Health professionals working for the U.S. military were “improperly demanded” by the CIA and the Department of Defense to be involved in the design and administration of “harsh treatment and torture” of suspected terrorists since 9/11 at U.S. detention centers, a new report says.
A 19-strong panel of experts, convened by the Columbia University-based think tank Institute on Medicine as a Profession and the non-profit organization Open Society Foundations, spent over two years reviewing public records into the medical professions’ alleged complicity in the abuse of prisoners suspected of terrorism who were held in U.S. custody during the years after 9/11.
Both the CIA’s and Department of Defense’s interrogation methods at U.S. military prisons, including at Guantanamo Bay in Cuba, have been the subject of much controversy since 9/11. Officials in President George W. Bush’s Administration referred to the techniques used - which included subjecting detainees to hypothermia, stress positions and waterboarding - as “enhanced interrogation techniques” that they believe did not legally amount to torture. The U.S. faced much criticism from international organisations, including the UN and human rights groups, for its position on what constitutes torture. President Obama broke with the previous administration’s stance and signed an executive order banning unlawful interrogation techniques, including those that amounted to torture.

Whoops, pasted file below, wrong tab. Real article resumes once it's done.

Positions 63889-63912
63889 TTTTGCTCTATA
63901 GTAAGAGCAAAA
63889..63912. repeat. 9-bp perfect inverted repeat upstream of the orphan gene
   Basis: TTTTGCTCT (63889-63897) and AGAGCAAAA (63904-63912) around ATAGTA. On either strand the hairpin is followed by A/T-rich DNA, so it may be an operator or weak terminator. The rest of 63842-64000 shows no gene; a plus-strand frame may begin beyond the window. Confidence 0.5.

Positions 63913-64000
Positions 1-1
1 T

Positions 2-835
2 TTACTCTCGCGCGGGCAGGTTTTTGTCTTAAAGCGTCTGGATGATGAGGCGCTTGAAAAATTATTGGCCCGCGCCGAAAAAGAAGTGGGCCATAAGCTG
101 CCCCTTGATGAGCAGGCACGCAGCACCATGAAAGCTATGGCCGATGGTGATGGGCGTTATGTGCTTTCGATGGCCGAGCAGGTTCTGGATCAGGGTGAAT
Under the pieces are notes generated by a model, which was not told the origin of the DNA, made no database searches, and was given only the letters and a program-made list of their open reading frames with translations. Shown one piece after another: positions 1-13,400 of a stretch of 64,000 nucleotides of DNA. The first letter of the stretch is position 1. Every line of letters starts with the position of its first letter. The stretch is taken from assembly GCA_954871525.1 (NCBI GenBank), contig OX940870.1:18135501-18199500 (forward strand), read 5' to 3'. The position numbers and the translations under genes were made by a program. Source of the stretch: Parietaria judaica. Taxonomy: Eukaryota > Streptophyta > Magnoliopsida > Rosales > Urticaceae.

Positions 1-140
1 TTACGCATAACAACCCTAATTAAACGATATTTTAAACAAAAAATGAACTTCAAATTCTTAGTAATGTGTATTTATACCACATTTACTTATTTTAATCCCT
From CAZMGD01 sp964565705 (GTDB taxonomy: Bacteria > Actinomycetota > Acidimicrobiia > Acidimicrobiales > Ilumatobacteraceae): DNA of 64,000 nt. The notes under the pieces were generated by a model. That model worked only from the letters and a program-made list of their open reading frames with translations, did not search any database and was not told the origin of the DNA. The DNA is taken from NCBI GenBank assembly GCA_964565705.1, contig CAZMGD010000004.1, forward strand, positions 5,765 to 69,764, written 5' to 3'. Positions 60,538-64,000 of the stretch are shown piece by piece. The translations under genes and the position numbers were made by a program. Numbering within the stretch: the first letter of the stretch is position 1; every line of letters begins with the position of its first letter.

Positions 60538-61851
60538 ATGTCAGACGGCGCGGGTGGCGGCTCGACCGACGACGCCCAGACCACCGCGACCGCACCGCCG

The Constitution Project, an American bipartisan think-tank focused on legal questions, issued a report in April 2013 on what they called the most “comprehensive record of detainee treatment” published to date. It found that some interrogation techniques U.S. forces have used did in fact constitute torture.
Both the CIA and the Pentagon have rejected the latest report’s findings. CIA public affairs chief Dean Boyd said, “It’s important to underscore that the CIA does not have any detainees in its custody and President Obama terminated the Rendition, Detention and Interrogation Program by executive order in 2009,” reports the BBC.
Leonard Rubenstein, a co-author of the report and scholar on human rights and medical ethics at the John Hopkins University , told the BBC that the Department of Defense and CIA “actually changed core ethical standards” of the medical profession to “facilitate participation by health professionals in the abuse of detainees.”